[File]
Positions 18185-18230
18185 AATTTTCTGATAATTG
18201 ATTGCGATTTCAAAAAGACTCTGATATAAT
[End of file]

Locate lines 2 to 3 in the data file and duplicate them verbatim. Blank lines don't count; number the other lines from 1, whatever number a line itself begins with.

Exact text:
18185 AATTTTCTGATAATTG
18201 ATTGCGATTTCAAAAAGACTCTGATATAAT